After Sri Ramakrishna left for Dakashineswar, Akshay got into the carriage with Devendra and Dhirendra. Another close devotee of Sri Ramakrishna, Ramchandra Dutta also joined them. During the journey Ram was talking only about the Master and Akshay was thrilled to hear what Ram had to say. So when Ram got down near his house, Akshay also joined him and went to his house. There Ram treated him to many more incidents about the Master. He returned home quite late inebriated with divine fervour.

Second visit

Two or three days later Akshay went to Dakshineswar with a friend. This time the Master asked him many details about his life and whether he was a Brahmo (i.e. whether he belonged to the Brahmo Samaj, a religious and social reform movement then led by Keshab Chandra Sen). Akshay had not even heard the name. Before leaving, Akshay wanted to take the dust of the Master's feet, but to his dismay he was frustrated. On this and later occasions the Master used to tell him, "Let you be purified, then you may do so." (The Master had let him do so at Mahimacharan's house though). Akshay felt offended. He wrote later, "The way the Master treated me! If he had treated any other person in that way, he never would have returned. So many devotees touched his feet, and yet whenever I would try to, he would withdraw his feet and sometimes even move back saying, 'All right, all right!'" But Akshay was not to be put off by the seeming indifference on the part of the Master. The Master's spiritual loftiness, his discourses and his spiritual ecstasies were awe-inspiring to Akshay. He had developed both fear and resect for the Master. In the push/pull factor, the pull factor proved stronger. Despite his disappointments, Akshay became more convinced as days passed that Sri Ramakrishna alone could guide him to his desired destination.

As he wrote later, "I neither talked with Sri Ramakishna nor asked him any questions, but this I knew - that whosoever received the touch of the Master on his chest would lose outer consciousness and in that state would see Krishna. Expecting this I continued to visit him. Not only that, whenever I see him I would feel myself to be a different person. I used to think how it would be when the Master, out of mercy, would touch my chest. Many days passed, but he did not fulfil my desire. I used to go to him with great hope and return home with tearful eyes and disappointment." While Akshay's disappointment is understandable, it is not uncommon for great gurus to mould their disciples in different ways to cleanse them of their ego or jealousy or just to straighten their angularities. If only Akshay had known that Sri Ramakrishna had put his star disciple Narendra (Swami Vivekananda) through a trial period, his feelings may not have been that intense.

In 1883, a sudden change seem to come in their close relationship. The Master, who used to be overwhelmed with joy at the arrival of Narendra, suddenly began to assume an attitude of indifference. One day Narendra came, bowed down to the Master and took his seat. But the Master took no notice of him and remained indifferent, speaking not a word to him for the whole day. For more than a month the Master continued this stand-off. Narendra, however, continued to visit the Master and showed no sign of being offended. At last one day the Master asked him, "Well, I did not speak a single word to you. Still you are coming here." Narendra said he continued to come because he loved the Master. Highly pleased the Master said, "I was testing you. It is only a spiritual aspirant of your calibre that can put up with so much neglect and indifference. Any one else would have left me long ago."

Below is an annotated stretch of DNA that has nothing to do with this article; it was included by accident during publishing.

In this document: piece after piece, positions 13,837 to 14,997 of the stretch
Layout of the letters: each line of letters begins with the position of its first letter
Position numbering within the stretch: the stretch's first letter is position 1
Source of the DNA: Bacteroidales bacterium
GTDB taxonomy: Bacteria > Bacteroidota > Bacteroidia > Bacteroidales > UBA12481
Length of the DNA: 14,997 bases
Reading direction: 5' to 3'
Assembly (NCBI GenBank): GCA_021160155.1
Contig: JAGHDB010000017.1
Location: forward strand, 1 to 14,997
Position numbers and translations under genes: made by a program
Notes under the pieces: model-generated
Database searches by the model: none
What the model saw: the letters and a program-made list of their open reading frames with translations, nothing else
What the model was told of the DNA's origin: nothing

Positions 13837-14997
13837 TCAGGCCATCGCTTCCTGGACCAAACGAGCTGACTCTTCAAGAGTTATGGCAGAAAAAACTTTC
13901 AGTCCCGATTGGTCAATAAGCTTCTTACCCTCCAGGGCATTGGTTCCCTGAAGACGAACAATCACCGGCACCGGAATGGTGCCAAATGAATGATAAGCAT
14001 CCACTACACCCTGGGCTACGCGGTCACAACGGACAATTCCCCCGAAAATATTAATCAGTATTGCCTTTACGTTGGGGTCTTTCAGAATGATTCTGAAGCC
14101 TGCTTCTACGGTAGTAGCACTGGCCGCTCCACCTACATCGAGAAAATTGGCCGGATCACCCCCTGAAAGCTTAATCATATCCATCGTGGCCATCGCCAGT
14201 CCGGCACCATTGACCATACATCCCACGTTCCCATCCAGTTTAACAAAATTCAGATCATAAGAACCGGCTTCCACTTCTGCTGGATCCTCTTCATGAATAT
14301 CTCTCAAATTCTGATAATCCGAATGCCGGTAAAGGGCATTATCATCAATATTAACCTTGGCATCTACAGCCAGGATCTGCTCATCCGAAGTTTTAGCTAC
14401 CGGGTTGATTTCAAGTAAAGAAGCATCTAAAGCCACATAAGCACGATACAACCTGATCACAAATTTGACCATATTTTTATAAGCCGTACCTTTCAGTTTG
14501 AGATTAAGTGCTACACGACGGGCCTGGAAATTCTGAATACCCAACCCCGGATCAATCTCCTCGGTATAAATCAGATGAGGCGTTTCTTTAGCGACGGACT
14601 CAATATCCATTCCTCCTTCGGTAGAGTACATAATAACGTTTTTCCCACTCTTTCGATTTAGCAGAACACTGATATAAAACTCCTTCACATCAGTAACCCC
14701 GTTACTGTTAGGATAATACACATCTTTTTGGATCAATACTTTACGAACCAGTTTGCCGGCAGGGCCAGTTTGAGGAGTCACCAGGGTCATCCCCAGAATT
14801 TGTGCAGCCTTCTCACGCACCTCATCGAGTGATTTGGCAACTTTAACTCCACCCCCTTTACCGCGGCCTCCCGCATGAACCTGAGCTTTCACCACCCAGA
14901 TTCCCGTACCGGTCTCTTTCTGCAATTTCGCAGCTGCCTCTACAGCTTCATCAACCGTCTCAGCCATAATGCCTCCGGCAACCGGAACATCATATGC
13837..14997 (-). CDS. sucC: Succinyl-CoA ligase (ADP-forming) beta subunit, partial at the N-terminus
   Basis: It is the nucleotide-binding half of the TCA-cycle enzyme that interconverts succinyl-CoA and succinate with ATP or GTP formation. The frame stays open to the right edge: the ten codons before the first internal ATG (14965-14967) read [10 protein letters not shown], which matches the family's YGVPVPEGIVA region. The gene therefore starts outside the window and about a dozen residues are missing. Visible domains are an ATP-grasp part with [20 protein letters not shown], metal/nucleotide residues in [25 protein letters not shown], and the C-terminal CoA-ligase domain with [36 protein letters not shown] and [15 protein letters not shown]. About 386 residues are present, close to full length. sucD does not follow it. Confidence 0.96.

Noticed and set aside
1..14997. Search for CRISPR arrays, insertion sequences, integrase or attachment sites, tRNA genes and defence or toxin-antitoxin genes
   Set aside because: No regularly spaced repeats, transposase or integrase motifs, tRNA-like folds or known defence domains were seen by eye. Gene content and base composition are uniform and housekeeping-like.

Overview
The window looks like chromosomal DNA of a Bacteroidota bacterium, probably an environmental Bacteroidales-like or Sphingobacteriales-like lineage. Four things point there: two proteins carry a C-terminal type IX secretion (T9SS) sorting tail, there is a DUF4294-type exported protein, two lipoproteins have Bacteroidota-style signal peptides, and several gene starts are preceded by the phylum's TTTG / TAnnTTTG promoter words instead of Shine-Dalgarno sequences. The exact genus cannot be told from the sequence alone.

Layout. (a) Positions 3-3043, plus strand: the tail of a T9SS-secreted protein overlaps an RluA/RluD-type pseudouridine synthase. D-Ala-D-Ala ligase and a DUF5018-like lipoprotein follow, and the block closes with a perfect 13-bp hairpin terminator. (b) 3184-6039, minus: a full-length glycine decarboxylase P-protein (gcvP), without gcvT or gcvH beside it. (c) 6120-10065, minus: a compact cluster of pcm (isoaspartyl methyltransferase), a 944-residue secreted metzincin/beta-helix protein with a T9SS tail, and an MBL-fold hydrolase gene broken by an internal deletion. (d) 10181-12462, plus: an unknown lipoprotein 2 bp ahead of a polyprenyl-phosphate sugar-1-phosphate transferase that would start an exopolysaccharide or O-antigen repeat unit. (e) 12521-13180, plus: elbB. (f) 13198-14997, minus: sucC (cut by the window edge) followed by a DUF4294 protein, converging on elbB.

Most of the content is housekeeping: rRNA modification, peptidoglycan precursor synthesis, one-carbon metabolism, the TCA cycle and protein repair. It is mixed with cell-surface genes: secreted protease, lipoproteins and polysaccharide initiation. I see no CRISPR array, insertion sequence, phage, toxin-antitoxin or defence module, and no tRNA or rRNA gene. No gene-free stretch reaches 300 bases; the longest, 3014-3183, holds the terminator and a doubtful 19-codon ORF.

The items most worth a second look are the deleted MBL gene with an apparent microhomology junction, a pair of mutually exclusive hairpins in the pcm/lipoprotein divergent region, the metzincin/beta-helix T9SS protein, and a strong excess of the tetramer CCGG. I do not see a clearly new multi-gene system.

It speaks a lot for the calibre of Akshay that he too was not put off by the Master's posture, but pressed on with efforts to reach the goal. As part of the effort he appealed to Devendra to request the Master to bless him. Devendra duly conveyed the request. The Master's response was, "What shall I say? You give him some advice." Devendra then asked Akshay to chant the name of Hari which he did with tremendous faith and hope. In April 1885 Devendra arranged a festival at his house in Sri Ramakrishna's honour. Akshay was thrilled to have been invited. A professional singer had been engaged and he sang several songs praising Lord Krishna. The spiritual mood was intense. After refreshments Sri Ramakrishna was seated in the drawing room. The devotees sat around him. Akshay, and another devotee Upendra, sat on either side of the Master and stroked his feet. The Master was in a happy mood and sang some songs. Akshay was also a happy man that day.

Kalpataru Day

But the icing on the cake was yet to come. As Sri Ramakrishna's health deteriorated considerably, in December 1885 he was moved to a spacious garden house in Cossipore so that proper medical care could be given to him. On 1 January 1886, the Master felt a little better and came out for a walk in the garden. It was the day Sri Ramakrishna blessed many of his household devotees and hence it is observed as the Kalpataru Day. Let Akshay recall what happened to him: "When it was about 3 o'clock the Master came downstairs and walked towards the garden path. The devotees followed him. All others, who were elsewhere, hearing that the Master was walking in the garden, rushed there. Some of us were on the trees playing like monkeys on the branches. We came down at once and quickly went to the place where the Master was walking with the other devotees. I stood on one side behind the Master. Two beautiful champa flowers were in my hands. The great devotee Girish (Chandra Ghosh) was near the Master and talking with him. The Master was charmingly dressed that day. Looking at him once the form cannot be forgotten. He wore a red bordered cotton cloth. A green coloured coat was on his body. He had a cotton cap which covered his head and also his ears. On his feet there were socks and slippers which had decorations of creepers and leaves on them. His face was shining and luminous. Though the body was emaciated by his terrible illness, his face was charming and rays of light were always playing on it......